The search experience is one that continues to evolve. Developers continue to improve the algorithms and interactions aimed at getting users to their desired result(s) faster. Hints such as the exposed URL, have expanded to include elements such as StumbleUpon’s Social Search, Ask’s binoculars site previews, among others. There has even been talk and development around natural language search. And the list goes on…
“When we talk to designers about how they approach the search results page, they tell us they want to give their users a list of great choices from which they’ll choose. This approach focuses these designers on creating a showcase of choices. The showcase leads developers to think choices are a good thing.
However, here’s an interesting finding from our research. Users don’t necessarily want to choose. They aren’t looking for a showcase. They are looking for the magic item that will solve their needs. If the system can’t figure it out, well then, they want to see the selection that contains their magic item. But, if the system only provides a single magic item, they’ll be happy — assuming it’s exactly what they want.”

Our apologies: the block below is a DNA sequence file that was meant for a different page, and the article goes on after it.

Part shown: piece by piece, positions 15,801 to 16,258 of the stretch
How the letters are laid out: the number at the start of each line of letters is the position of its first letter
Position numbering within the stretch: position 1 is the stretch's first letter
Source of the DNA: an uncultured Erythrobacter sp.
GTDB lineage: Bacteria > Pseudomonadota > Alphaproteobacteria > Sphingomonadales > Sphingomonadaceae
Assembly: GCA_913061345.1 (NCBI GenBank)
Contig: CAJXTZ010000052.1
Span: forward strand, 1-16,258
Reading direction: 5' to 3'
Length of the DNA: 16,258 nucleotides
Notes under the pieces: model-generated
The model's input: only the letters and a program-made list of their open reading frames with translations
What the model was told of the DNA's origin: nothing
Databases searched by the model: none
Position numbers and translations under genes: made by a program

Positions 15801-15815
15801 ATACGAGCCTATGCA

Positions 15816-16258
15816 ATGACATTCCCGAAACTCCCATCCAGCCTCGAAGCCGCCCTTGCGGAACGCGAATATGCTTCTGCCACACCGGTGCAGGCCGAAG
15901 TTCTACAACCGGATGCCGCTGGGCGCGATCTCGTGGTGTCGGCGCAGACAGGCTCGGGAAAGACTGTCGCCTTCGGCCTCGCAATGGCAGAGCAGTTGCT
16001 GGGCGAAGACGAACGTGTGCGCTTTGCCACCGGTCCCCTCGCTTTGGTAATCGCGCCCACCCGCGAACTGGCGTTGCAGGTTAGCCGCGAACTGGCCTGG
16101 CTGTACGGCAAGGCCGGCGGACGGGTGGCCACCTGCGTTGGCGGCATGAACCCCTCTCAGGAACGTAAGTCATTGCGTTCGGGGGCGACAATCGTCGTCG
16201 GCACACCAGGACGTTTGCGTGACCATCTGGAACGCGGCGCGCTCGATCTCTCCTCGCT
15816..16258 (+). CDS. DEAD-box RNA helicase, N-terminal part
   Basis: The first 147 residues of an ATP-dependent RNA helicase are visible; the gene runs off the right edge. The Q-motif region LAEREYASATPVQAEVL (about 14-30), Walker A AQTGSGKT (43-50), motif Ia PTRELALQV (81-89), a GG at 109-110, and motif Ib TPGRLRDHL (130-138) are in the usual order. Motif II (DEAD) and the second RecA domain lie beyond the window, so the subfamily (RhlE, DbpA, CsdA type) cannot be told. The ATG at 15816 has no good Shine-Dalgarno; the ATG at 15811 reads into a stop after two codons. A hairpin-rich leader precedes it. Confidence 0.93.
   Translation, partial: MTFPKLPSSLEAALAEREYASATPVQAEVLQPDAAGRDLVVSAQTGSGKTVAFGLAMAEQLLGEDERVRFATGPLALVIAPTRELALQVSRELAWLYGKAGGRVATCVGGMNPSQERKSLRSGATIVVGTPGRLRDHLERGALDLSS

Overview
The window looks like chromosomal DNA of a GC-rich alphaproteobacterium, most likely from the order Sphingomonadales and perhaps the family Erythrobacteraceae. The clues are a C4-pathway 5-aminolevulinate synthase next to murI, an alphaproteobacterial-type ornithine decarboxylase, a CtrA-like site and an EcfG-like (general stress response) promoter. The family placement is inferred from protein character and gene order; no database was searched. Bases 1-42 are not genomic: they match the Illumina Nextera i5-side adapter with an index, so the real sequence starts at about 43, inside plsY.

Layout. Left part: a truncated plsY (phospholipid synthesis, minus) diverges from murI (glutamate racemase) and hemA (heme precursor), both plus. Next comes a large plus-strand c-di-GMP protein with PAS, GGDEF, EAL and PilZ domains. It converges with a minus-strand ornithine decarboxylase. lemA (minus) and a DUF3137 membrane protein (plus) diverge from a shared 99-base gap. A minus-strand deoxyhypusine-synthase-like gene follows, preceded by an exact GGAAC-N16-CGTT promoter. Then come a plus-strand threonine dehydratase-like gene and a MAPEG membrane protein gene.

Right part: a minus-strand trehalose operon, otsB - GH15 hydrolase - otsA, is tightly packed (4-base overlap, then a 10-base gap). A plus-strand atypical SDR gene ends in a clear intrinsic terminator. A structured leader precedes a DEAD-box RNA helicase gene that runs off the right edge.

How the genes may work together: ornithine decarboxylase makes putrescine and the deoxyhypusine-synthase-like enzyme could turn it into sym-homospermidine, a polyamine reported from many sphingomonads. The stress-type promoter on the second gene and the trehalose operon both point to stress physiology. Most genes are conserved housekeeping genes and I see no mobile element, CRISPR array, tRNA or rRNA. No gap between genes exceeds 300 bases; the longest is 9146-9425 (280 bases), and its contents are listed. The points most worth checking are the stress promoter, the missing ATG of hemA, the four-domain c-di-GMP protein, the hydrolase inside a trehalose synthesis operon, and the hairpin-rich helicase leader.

However, today, Spool writes again on Mike Moran’s commentary on his first article, which counters this finding. Moran writes:
“[..]. many Web site searches do require just one correct answer, as Jared points out. But not all of them. In my work at ibm.com, I noticed that the most preliminary searches often were informational ones. Someone might search for “e-mail archiving case studies”- they don’t want to get just one. Now, sure, if you have a page on your site that lists every blessed e-mail archiving case study, that would be a great #1 result, but you usually don’t have that kind of aggregation page for every possible query.”
So which is it? Do we give users one result or many? In Spool’s opinion, the current list format is a temporary fix for poor search algorithms, which are unable to discern the user’s intention. However, I would tend to concur with Moran here. Will technology ever be able to completely discern a user’s intention and provide the one ultimate solution? Particularly, as information grows on the web, I think this answer is no. In this case we should try to design for the many, rather than just one group.
People search differently, and use varying methods at different times. Sometimes, one may just want a simple definition no matter where it comes from, other times they may want a series of resources to compare/contrast and make a decision. For the first case, it suffices if the first result is what the person is looking for, and in the latter, it is helpful to have the other options.
The simplicity of having one result may only lead to frustrations for those that desire many answers. I think the real challenge is to ensure that results are relevant from the outset, and not necessarily to prove that computing has evolved to produce one relevant result that can satisfy everyone.